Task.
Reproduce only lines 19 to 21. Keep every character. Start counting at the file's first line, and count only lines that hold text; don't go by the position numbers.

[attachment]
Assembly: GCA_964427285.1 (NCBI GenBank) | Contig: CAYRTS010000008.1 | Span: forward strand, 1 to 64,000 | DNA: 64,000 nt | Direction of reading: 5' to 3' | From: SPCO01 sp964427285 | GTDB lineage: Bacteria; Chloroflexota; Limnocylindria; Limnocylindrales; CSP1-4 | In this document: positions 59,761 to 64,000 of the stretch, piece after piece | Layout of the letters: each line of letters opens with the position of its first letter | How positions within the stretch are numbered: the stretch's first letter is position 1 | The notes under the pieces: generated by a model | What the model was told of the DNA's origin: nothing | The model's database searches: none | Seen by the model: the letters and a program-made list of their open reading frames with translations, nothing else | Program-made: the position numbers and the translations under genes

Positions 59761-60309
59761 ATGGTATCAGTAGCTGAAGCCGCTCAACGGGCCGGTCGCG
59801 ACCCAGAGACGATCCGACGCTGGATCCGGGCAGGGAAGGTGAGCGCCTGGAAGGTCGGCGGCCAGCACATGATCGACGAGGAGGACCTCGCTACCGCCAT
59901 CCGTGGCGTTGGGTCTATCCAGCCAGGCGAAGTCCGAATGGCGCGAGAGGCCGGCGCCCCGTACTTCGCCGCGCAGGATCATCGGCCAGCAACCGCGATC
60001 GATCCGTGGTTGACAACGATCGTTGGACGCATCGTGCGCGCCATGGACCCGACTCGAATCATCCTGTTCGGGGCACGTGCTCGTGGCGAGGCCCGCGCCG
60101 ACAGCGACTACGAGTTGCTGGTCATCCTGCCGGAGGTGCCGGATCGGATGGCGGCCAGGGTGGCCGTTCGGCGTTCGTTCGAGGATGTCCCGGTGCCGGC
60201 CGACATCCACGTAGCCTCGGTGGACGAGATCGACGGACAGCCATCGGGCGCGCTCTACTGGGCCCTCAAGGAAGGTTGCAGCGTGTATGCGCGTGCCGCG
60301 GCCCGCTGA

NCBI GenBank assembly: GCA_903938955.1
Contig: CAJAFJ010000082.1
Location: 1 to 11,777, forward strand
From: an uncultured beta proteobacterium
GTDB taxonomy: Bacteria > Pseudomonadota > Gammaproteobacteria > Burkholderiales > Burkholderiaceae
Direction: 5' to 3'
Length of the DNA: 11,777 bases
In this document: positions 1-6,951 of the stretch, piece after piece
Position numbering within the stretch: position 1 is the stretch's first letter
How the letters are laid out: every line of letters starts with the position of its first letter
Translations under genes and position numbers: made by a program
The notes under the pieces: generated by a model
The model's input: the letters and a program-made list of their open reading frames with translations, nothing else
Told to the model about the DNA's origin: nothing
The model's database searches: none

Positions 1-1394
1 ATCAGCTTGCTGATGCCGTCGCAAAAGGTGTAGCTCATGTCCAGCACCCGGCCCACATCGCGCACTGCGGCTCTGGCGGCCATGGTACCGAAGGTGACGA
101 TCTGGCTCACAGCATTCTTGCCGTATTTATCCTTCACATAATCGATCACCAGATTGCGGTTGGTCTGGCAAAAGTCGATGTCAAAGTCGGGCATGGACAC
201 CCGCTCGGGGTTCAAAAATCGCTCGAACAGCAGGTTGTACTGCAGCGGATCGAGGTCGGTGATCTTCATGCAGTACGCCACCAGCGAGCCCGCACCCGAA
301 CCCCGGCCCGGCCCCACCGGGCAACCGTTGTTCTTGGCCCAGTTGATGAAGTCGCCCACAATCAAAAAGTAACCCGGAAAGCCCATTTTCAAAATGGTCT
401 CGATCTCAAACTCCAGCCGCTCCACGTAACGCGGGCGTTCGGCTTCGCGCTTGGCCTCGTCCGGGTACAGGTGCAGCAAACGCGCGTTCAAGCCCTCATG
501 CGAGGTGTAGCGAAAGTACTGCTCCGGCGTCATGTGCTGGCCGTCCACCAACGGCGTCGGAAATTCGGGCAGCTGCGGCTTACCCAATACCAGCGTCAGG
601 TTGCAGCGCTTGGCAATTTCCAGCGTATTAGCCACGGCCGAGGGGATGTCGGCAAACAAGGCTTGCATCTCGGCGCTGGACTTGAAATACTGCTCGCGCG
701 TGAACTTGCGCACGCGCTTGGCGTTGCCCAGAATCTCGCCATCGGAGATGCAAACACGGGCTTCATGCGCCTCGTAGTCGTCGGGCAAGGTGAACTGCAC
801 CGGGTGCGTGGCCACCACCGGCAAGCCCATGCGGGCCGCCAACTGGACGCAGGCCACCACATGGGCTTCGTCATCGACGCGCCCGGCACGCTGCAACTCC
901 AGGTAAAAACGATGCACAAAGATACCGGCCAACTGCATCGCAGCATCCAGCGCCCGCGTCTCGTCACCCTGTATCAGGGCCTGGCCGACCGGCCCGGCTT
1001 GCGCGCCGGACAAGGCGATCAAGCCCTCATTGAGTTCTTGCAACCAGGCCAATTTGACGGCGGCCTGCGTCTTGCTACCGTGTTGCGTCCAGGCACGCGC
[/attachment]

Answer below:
How the letters are laid out: every line of letters starts with the position of its first letter
Translations under genes and position numbers: made by a program
The notes under the pieces: generated by a model